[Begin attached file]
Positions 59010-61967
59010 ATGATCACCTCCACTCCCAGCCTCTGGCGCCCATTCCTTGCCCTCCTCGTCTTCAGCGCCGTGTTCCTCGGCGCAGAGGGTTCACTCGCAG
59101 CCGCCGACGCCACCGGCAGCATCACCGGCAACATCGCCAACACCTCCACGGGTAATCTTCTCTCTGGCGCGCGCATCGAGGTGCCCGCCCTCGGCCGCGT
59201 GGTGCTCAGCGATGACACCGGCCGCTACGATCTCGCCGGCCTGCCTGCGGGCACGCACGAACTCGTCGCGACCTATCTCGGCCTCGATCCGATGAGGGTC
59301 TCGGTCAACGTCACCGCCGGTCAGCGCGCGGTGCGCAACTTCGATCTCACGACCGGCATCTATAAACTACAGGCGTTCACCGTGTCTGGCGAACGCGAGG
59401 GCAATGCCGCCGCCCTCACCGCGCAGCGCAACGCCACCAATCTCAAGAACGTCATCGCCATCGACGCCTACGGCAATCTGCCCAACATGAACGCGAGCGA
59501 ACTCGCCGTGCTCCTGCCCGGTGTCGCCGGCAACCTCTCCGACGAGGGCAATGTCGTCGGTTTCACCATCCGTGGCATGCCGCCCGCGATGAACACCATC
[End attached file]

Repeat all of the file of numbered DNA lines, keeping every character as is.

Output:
Positions 59010-61967
59010 ATGATCACCTCCACTCCCAGCCTCTGGCGCCCATTCCTTGCCCTCCTCGTCTTCAGCGCCGTGTTCCTCGGCGCAGAGGGTTCACTCGCAG
59101 CCGCCGACGCCACCGGCAGCATCACCGGCAACATCGCCAACACCTCCACGGGTAATCTTCTCTCTGGCGCGCGCATCGAGGTGCCCGCCCTCGGCCGCGT
59201 GGTGCTCAGCGATGACACCGGCCGCTACGATCTCGCCGGCCTGCCTGCGGGCACGCACGAACTCGTCGCGACCTATCTCGGCCTCGATCCGATGAGGGTC
59301 TCGGTCAACGTCACCGCCGGTCAGCGCGCGGTGCGCAACTTCGATCTCACGACCGGCATCTATAAACTACAGGCGTTCACCGTGTCTGGCGAACGCGAGG
59401 GCAATGCCGCCGCCCTCACCGCGCAGCGCAACGCCACCAATCTCAAGAACGTCATCGCCATCGACGCCTACGGCAATCTGCCCAACATGAACGCGAGCGA
59501 ACTCGCCGTGCTCCTGCCCGGTGTCGCCGGCAACCTCTCCGACGAGGGCAATGTCGTCGGTTTCACCATCCGTGGCATGCCGCCCGCGATGAACACCATC